Constructing houses, building communities

Circle K to work with Habitat for Humanity in Delray Beach

By ANNE MULROONEY
On March 4, 2014

  • Jeffrey Cheng, a freshman math major, plays musical chairs with Kelly Chan, New York governor of Circle K. The group is traveling to Delray Beach, Fla. for Spring Break to build houses for families without homes through Habitat for Humanity. Chad Cooper, The Spectrum

It was a cold November night in New York City. At around 11 p.m., then high school student Valentyna Yasinska drove down the city streets in a car filled with 15 brown paper bags holding sandwiches, fruit and drinks.

Yasinska, a senior interdisciplinary social science major, was delivering these bags of food to the homeless.

"Those people were literally living on the street," Yasinska said. "A lot of the people we helped even had jobs and were trying to get back on their feet. But it's so hard in New York City - it's so expensive. Doing that really inspired me."

The experience, organized by a volunteer group called Midnight Run, stands out clearly in Yasinska's mind as one of the first community service projects in which she participated. Now, Yasinska's passion for volunteerism lives on through her work as the president of Circle K.

Circle K plans to spend Spring Break in Delray Beach, Fla., working with Habitat for Humanity. The group will be building houses with students from across the country through Collegiate Challenge, a weeklong alternative spring break program.

The club's participation in these programs gives the group a chance to bond and make a difference in communities across the country. Last year, Circle K went to New Orleans to help with the still existing damage from Hurricane Katrina.

This year, 15 club members - including Yasinska - will build houses, helping Habitat for Humanity achieve its vision of "a world where everyone has a decent place to live."

Circle K's work in Florida will contribute to a rise in stable home ownership for families in Delray Beach. This will increase the county's tax base, help stabilize the school system, revitalize communities and give families security and stability, according to Habitat's website.

Yasinska is thrilled to participate in the actual construction of a future family's home. She believes the work will make the club "that much fuller."

"Whenever we've worked with Habitat in Buffalo, we've done a lot of demolition," Yasinska said. "But in Florida, we'll be actually building stuff. I've never done that."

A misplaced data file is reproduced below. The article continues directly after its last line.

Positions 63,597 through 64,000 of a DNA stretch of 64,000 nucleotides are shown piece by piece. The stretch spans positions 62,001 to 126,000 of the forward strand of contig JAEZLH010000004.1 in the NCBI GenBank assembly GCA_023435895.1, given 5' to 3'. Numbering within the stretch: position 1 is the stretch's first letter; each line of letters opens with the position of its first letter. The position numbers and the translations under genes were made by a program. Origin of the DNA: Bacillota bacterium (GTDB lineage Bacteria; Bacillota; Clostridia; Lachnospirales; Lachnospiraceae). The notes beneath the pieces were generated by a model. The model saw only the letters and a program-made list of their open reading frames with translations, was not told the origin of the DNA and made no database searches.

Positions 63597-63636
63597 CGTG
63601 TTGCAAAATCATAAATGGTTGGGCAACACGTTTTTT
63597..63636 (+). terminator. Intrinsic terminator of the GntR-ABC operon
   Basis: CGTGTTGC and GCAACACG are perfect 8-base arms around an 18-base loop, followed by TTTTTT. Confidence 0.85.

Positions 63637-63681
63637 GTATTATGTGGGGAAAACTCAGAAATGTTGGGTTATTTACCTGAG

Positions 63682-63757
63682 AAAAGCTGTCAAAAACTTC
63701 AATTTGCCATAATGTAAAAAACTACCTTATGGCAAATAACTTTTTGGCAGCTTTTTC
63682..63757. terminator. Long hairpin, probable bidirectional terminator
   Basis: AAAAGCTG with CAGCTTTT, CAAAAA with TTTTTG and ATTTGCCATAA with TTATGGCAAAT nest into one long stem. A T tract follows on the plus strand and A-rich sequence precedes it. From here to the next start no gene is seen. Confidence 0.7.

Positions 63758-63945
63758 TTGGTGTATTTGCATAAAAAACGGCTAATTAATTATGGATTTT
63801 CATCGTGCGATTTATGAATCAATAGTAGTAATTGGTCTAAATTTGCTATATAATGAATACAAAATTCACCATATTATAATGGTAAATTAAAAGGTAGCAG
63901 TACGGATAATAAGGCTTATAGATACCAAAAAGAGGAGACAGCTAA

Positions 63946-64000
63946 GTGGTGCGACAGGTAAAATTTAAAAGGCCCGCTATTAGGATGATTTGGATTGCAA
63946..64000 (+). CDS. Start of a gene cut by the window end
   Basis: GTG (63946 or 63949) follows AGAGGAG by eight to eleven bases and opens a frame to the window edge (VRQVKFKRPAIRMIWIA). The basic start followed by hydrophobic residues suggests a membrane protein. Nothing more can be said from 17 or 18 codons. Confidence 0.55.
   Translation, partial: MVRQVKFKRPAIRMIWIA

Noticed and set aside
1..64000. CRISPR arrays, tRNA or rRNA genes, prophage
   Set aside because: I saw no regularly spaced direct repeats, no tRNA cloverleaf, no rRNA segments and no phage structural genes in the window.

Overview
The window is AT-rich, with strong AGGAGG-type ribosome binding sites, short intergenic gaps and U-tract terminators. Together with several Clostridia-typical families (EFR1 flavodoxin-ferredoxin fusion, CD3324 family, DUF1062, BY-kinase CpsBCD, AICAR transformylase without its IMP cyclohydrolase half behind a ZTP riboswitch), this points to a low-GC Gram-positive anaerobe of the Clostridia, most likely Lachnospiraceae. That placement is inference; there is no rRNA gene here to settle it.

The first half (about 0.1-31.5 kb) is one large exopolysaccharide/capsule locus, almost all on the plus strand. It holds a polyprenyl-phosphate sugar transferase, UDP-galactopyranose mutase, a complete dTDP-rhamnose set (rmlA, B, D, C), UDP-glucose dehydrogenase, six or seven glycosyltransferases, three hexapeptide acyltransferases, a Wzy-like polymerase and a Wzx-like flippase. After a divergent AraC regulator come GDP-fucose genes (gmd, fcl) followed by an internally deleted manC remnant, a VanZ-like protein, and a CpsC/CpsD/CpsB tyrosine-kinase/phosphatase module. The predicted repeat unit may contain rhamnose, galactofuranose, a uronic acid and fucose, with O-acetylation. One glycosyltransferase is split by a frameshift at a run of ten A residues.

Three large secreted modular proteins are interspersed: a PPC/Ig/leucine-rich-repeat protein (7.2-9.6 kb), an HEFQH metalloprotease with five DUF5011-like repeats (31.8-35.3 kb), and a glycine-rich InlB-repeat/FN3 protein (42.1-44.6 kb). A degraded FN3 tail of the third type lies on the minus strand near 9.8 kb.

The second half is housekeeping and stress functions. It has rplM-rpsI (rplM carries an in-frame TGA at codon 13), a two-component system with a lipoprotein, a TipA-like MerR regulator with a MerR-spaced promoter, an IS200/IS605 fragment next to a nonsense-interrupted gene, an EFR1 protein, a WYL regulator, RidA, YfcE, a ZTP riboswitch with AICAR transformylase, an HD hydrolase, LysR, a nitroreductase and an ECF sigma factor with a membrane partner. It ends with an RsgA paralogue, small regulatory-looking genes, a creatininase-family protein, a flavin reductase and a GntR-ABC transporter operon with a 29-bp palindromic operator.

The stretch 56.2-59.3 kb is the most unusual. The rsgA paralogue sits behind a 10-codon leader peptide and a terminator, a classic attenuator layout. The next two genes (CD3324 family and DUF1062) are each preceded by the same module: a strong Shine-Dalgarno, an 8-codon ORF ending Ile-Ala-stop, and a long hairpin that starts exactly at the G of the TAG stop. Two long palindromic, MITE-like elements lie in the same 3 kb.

Sean Hui, a senior business major, shares in Yasinska's excitement. Recently elected as treasurer of Circle K, Hui is looking forward to the creative and physical challenge of home building.

"Construction work is the kind of thing I lean towards," Hui said. "I like doing hands-on stuff. A lot of other people like service activities that just involve cleaning up, but I really want to build something."

Hui joined Circle K at the end of the spring semester a year ago. His first event was Relay for Life and he's been an active member since. Hui believes the time he's spent in Circle K has brought out the "better part" of him. Even though he bears the official title of treasurer, Hui does much for the group outside the realm of math and money.

"Wherever I'm needed, that's where I'll go," Hui said.

Kelly Chan, the New York District Governor of Circle K, is delighted with the club's activities. A grad student at St. John's University with a B.A. in Communication Sciences Disorders, Chan oversees 33 Circle K clubs in New York, as well as over 25 board members. She makes sure clubs stay on track with planning service projects, meetings, major events, gathering resources and visiting different clubs throughout the year.

"I love UB," Chan said. "They've been doing an amazing job. As of right now, they're the largest club in our district - they have the most members, they're sending the most people to our district convention... and [Yasinska] has always been a really great communicator. I always know exactly what's going on."

This is Chan's fifth year with Circle K. She participated throughout her college years and was also a member of Key Club, the high school version of Circle K, for two years. She participated in her first event, a walk for juvenile diabetes, during her junior year of high school.

"It was huge," Chan said. "I saw how large the club was and how many people were so passionate. I wanted to be a part of something so great."

With over 12,600 members worldwide, Circle K makes a difference in communities on over 500 campuses across the globe, according to its website.

UB's Circle K club meets Mondays at 6:30 p.m. in Room 235 of the Student Union. Members are looking forward to their trip to Florida - Hui already has a playlist created for the 21-hour drive there and Alice Cady, a junior social sciences major, is excited to work in the sun with some great friends.

"I always get a little sad that I'm not going home for spring break, but thanks to Circle K, I have the chance to be active and make a difference," Cady said. "I always walk away with great stories."

 

email: features@ubspectrum.com


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